Jeff Pitman's Survivor 46 recaps
Doomed if you do, doomed if you don't
By Jeff Pitman | Published: March 16, 2024
Survivor 46 Episode 3 recap/ analysis

Doomed if you do, doomed if you don't

Episode 3 of Survivor 46 had all the flaws of the New Era on full display: An already-depleted tribe that keeps losing, a terrified player on that tribe who was outside the numbers from the beginning, then had his vote taken away. Fans complain the season is boring, slow, and overly focused on one tribe, but the fault is not in the cast, it's in the game design, which has produced the same result of an always-losing starting tribe for two straight seasons.

There's no reason that Yanu still doesn't have fire yet on Day 7, except that the producers decided that the IC-losing tribe also losing their flint would be a fun, more "dangerous" twist. There's no reason nobody has any rice, except that the producers thought that 26 days of starvation would make the game seem more like a "monster." There's no reason that we've now had six consecutive seasons that start with tiny tribes of six, a size that leaves precious little space to maneuver for people who don't immediately click with their tribe, except that someone in charge thought this (again) makes the game harder, because "there's nowhere to hide."

So it's no wonder that Bhanu, who was on the outs in Yanu from Day 1, is crying. Like everyone else on that tribe, he's had no fire since the game started. Their shelter sucks, and it's rained a lot (the other two tribes just won tarps). They have no food except coconuts, and even if they could catch fish (no gear), they couldn't cook it (no fire). The future looks pretty grim. Then Yanu - the most physically depleted tribe, just as in Survivor 14: Fiji - unsurprisingly loses immunity again. Who's the #1 target? Bhanu. But at least he has 1-in-6 odds of beating the vote with his Shot in the Dark. Then he's forced to go on a journey. He draws the blue rock, meaning he has to perform the task and risk his vote. He fails, meaning he now has no vote, can't play his Shot, and is utterly screwed. (While he's saved by Randen's medevac - not really something to celebrate! - he's still screwed and voteless if Yanu loses again in Episode 4, and if there's no swap, they probably will.)

I've seen a lot of people complaining that Bhanu cries too much. What is he supposed to do? He's literally at the mercy of the other Yanus. With no vote, he has zero agency in the game, and not even a theoretical chance of regaining it. His only hope at Yanu is finding an idol, and that's already been found. (A swap might help, though.) Bhanu's response is a reasonable one to being both miserable and hopeless. Is that his fault? The fault of casting? I can think of a lot of other people who aren't wearing buffs - people who made decisions that predictably led to this set of circumstances - who bear a lot more of the blame here.

Doomed if you do, doomed if you don't

The other major complaint about the season is that the other two tribes are "boring."" Again, thanks to the production-engineered outcome of Yanu always losing, what are they supposed to do? They have no ability to play the game either, not until a swap or the merge. One guy was so bored, he made a bed frame. Two other guys had a Taylor Swift vs. Metallica song-naming contest. As Ben himself said, if he did this in real life, people would tell him to shut up, but within the grim confines of the Siga camp, it's must-see entertainment. (These scenes were fine, though, and there have been some really good secret scenes that show more camp life, but we can't see those, because we had to make room for people finding boxes they can't open, instead.)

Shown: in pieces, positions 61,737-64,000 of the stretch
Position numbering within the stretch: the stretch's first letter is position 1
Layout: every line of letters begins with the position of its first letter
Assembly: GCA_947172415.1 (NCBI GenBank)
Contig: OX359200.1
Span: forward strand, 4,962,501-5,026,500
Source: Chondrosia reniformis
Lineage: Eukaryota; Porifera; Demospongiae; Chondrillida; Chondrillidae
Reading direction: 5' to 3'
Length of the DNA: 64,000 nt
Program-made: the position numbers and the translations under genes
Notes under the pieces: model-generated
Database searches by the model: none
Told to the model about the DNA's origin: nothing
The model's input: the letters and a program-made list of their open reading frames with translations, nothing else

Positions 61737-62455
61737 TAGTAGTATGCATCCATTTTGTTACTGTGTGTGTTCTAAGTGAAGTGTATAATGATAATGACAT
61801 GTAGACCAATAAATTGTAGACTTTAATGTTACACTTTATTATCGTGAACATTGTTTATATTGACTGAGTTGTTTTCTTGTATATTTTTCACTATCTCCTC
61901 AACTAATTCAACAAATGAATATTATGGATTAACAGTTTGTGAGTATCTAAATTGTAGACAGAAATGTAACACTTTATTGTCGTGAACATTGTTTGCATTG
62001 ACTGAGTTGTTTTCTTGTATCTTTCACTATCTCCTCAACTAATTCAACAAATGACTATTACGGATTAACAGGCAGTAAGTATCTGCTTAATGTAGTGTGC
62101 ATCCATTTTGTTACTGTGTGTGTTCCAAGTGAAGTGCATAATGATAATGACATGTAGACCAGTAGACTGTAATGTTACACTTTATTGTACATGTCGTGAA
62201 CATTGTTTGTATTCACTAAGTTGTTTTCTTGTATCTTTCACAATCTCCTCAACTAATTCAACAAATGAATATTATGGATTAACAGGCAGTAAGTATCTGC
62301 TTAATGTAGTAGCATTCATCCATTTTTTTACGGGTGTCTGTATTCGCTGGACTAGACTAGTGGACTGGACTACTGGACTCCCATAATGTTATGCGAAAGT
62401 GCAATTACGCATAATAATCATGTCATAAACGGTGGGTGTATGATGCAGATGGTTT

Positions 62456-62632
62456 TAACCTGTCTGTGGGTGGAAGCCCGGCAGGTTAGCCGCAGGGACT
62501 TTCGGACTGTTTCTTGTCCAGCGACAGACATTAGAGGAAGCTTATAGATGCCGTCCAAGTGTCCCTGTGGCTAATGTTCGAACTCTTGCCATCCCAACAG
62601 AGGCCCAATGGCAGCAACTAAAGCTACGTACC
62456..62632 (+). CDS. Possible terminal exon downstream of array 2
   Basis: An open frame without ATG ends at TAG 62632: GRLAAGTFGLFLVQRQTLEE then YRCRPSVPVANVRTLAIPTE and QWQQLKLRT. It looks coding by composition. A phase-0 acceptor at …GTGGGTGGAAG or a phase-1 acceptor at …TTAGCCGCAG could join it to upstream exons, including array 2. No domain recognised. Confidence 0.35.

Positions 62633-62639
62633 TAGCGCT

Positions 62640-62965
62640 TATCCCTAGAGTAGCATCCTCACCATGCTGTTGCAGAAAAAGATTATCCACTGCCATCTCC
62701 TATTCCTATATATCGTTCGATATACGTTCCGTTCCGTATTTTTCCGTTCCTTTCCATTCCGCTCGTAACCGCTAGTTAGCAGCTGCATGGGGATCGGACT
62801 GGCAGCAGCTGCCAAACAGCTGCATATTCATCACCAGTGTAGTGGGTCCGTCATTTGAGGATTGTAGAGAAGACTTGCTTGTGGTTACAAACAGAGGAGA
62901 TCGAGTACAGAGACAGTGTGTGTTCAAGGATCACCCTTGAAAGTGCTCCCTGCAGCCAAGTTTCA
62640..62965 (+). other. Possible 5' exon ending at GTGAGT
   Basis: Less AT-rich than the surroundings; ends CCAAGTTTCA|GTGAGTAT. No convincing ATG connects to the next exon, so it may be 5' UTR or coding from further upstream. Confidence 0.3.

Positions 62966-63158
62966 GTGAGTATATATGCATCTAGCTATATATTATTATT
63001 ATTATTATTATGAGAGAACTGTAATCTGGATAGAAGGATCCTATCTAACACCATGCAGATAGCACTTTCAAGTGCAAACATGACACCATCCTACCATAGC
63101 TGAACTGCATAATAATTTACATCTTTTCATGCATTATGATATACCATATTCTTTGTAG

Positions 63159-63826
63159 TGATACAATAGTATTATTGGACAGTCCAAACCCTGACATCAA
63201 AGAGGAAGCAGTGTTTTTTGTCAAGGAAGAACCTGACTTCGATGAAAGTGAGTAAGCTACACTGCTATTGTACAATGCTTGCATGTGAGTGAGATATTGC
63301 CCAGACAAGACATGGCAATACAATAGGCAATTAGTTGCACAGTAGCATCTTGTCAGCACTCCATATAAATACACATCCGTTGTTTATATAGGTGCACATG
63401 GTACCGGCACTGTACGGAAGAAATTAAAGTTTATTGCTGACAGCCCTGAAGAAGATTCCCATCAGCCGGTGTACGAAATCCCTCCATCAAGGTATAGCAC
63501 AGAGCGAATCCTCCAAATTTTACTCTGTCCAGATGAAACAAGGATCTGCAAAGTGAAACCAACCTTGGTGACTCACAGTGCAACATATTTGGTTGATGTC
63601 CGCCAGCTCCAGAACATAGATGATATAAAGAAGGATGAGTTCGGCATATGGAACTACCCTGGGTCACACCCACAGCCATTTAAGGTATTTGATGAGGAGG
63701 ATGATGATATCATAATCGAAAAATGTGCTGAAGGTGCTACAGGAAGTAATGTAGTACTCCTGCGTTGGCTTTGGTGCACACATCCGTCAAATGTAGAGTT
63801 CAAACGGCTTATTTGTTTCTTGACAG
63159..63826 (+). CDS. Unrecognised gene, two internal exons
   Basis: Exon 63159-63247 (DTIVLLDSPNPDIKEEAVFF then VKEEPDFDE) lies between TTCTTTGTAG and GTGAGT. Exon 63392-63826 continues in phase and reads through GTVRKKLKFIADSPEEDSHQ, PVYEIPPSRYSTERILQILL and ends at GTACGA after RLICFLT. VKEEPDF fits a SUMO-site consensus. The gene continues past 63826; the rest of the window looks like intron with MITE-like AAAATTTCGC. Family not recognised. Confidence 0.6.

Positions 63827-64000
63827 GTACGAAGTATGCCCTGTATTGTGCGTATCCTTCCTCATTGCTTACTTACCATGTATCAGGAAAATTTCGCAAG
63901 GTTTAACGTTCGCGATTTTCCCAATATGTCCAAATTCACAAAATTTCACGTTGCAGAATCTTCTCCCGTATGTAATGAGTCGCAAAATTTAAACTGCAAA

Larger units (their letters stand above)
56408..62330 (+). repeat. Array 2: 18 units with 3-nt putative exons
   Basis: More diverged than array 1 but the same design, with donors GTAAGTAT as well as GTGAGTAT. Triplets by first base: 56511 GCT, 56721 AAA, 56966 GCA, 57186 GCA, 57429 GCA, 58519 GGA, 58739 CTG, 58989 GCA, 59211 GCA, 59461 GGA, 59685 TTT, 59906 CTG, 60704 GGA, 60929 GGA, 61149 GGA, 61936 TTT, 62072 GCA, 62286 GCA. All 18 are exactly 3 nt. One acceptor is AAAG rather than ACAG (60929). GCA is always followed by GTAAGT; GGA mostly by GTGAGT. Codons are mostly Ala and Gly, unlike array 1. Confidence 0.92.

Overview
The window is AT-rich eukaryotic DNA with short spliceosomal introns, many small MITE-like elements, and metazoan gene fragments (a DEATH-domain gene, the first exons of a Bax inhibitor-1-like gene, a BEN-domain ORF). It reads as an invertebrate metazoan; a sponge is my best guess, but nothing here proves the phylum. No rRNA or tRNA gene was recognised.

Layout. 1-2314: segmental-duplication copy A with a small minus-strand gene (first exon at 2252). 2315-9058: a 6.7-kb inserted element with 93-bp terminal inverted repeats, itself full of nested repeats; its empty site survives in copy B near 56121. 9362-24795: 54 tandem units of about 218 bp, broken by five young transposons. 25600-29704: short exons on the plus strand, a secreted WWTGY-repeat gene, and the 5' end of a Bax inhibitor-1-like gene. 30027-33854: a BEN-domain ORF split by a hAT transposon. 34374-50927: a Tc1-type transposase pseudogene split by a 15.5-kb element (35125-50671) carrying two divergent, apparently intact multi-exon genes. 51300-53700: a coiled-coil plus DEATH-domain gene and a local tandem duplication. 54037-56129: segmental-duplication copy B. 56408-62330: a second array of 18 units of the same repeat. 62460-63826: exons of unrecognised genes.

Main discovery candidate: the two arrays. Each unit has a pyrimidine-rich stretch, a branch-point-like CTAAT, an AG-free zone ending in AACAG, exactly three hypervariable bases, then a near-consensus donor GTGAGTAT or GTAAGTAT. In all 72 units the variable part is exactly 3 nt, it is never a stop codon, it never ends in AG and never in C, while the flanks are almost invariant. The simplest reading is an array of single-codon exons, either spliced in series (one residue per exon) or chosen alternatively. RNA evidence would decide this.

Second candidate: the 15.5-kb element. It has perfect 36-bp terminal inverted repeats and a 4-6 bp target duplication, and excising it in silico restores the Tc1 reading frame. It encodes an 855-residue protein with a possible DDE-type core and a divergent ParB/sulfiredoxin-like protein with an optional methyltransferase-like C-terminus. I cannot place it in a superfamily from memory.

Based on the 45 schedule, we're now just two episodes away from the merge (-atory), and only four of the remaining 15 contestants have ever attended Tribal Council. Put another way, the game is 1/4 over, and 11 people have yet to play it. This is not the fault of the casting department. It's also not the fault of the cast - to a person, they've all been chomping at the bit to play the game since before it started. So it must be someone else's fault. I don't know about you, but I don't like the looks of that sketchy-looking older guy who always carries a knife ... who's also Bhanu's guru!

Hope springs eternal, though. Several featured shots in a new TV ad look like they're evidence of a swap next episode. That would be the same exact timing as the swap in Survivor 45 - Day 8, first day of Episode 4 - so it makes sense. And as Damnbueno has pointed out, the paperwork for the beware idols includes (partially visible) instructions for if the box-finder is moved to a new camp - which is important, because they can no longer go back to the location where they found the box for further instructions on opening it. (Do they take the box with them? We shall see.)

But it didn't have to happen this way. The dumb "sorry for you" routine with taking the IC-losing tribe's flint helped get us here, just as "haves vs. have nots" did in Fiji. If Probst's contract dictates that he has to have a new catchphrase after each IC, give him something else to say. Maybe he can extemporize on his love of broccoli. I don't care, just let all the tribes make fire. The IC-losing tribe already has to vote someone out from a tiny tribe. They don't need to be punished twice.

Is it fair to compare?

Is it fair to compare?

A lot of people (including, somewhat regrettably, me) have noted that the first few episodes of Survivor 46 have felt pretty bland in comparison to the dynamic, chaotic SurvivorAU: Titans v Rebels, which is entering its final week (of three episodes) tomorrow. This comparison is a little unfair, for several reasons: (1) Titans v Rebels is an all-time great season from any franchise, and it's one that's almost complete. In contrast, 46 is on Day 7, they haven't even hit the swap yet. It's like comparing the first 50 pages of whatever book you're reading to your all-time favorite novel. Is the in-progress one going to stack up? Probably not.